TOWER OF LONDON was made at Universal shortly after the studio's very successful SON OF FRANKENSTEIN. TOWER reunites the Frankenstein film's director (Rowland V. Lee) and major stars (Basil Rathbone and Boris Karloff). On first glance TOWER would seem to be a horror film, but it really isn't. It's more of a historical melodrama...but it does have several thriller-like moments. The movie, while good, winds up being neither fish nor fowl. It falls short of being a Universal monster movie, and it's nowhere near a prestige historical epic.
Basil Rathbone is Richard III, fated to be forever remembered as one of history's greatest villains thanks to Shakespeare. One would expect an actor like Rathbone to let loose and ham it up with this part--but he doesn't. His Richard is quietly cold and calculating. Rathbone doesn't rant and rave--this Richard is always watching, always waiting for an opportunity to put one of his schemes into motion. Some may be disappointed that Rathbone doesn't go all out--but it's a novel take on a role that is considered an actor's dream.
Boris Karloff plays Mord the Executioner, the man who does all of Richard's dirty work. Karloff's Mord, bald-headed and club-footed, is certainly a striking image. Mord is introduced sharpening his axe while a raven perches on his shoulder. Karloff steals the show, even though his role is not all that big--there are long stretches of the movie where Mord does not appear. The relationship between Mord and Richard is an interesting one. Mord worships Richard the way a dog does it's master. Mord even begs Richard to take him into battle, where he can kill in "hot blood". This is one of Karloff's few roles in which he's absolutely evil.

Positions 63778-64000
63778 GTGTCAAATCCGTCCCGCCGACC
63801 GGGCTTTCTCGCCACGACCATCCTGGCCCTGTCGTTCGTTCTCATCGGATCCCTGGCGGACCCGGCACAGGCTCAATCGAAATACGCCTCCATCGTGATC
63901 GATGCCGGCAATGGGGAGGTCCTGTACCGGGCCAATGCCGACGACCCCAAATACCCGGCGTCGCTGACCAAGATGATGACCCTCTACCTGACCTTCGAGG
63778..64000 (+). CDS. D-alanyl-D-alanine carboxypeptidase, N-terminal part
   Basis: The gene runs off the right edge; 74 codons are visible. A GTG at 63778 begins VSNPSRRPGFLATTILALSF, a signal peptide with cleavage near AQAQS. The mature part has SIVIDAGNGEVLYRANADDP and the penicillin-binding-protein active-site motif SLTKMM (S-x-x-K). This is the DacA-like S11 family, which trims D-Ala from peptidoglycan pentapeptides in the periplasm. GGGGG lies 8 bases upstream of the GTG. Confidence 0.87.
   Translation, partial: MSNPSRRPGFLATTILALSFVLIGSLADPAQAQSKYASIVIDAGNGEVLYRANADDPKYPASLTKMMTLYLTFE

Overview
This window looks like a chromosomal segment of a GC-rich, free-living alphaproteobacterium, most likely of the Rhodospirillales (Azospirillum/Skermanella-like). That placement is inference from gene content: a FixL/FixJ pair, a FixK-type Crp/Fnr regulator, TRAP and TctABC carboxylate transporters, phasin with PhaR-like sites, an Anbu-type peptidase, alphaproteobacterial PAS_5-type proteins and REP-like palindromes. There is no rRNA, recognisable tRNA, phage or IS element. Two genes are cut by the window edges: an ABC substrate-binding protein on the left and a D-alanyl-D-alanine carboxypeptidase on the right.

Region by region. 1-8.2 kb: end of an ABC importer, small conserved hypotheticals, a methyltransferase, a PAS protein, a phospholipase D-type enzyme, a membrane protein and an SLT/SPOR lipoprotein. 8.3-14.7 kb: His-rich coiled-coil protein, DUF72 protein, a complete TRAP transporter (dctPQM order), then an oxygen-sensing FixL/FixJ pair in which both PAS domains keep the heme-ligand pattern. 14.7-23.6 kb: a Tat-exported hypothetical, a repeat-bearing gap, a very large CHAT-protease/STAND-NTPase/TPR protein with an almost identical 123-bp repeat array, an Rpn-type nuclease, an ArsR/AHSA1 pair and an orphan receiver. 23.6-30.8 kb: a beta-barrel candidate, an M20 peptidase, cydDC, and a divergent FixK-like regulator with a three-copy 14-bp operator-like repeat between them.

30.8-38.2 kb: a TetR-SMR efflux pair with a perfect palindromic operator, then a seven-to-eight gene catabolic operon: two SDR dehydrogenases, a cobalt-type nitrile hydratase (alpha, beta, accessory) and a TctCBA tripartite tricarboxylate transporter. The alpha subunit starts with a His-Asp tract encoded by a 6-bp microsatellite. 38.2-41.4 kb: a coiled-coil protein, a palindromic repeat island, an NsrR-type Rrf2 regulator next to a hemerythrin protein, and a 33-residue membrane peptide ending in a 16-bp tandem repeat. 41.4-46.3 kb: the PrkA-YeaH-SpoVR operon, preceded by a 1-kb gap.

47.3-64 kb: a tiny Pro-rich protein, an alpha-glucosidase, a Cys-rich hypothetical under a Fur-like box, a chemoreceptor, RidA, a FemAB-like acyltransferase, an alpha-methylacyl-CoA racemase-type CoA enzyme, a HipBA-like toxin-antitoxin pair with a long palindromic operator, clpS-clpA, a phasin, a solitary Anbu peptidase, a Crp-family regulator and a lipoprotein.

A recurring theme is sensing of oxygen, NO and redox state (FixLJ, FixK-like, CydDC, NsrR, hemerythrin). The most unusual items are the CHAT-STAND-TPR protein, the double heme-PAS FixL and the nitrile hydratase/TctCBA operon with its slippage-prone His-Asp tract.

TOWER OF LONDON, like a lot of other 1939 productions, has a standout cast. Among the players are Barbara O' Neil (better known as Scarlett O' Hara's mother), Rose Hobart (who was in the Fredric March version of DR. JEKYLL & MR. HYDE), Nan Grey (a Universal starlet who was in DRACULA'S DAUGHTER and THE INVISIBLE MAN RETURNS), John Rodion (son of Basil Rathbone), and Ian Hunter, who plays Edward IV. Hunter would portray another English king, Richard the Lionheart, in THE ADVENTURES OF ROBIN HOOD. We also get to see a very young Vincent Price as the Duke of Clarence. Price's Clarence is a sniveling, limp-wristed coward, and most viewers will be happy to see him get drowned in the vat of malmsey. Price would get his own chance to play Richard III in 1962 for Roger Corman in another TOWER OF LONDON. Universal monster movie fans will recognize such familiar faces as Holmes Herbert, Michael Mark, and Harry Cording.
One more casting note: little Donnie Dunagan, who was Rathbone's child in SON OF FRANKENSTEIN, and would later provide the voice of BAMBI, makes an appearance.
TOWER OF LONDON may not be a straight horror film, but it does have some gruesome moments, particularly for 1939. There are various tortures, and a feeble King Henry VI (Miles Mander) is stabbed to death while praying (I'm amazed the Hays Office let that scene go through). Of course there are the infamous murders of the Princes in the Tower. It's rare--and surprising--to have any children killed in a movie made during the Golden Age of Hollywood.
I'm no scholar on the War of the Roses, so I can't really say how historically accurate the screenplay is. (It was written by Robert N. Lee, the director's brother.) There are two major battles shown--Tewkesbury and Bosworth. The first battle is staged during a rainstorm and Bosworth, where Richard met his end, is set against a fog. The weather does add atmosphere but it also probably helped hide the lack of extras.
Is TOWER OF LONDON the best cinematic interpretation of Richard III? Maybe not, but with Rathbone, Karloff, and the Universal stock company, it's an interesting take on the subject.
Basil Rathbone, in his Richard III costume, visits Marlene Dietrich, who was at Universal making DESTRY RIDES AGAIN. Now that's what I call a workplace enviroment.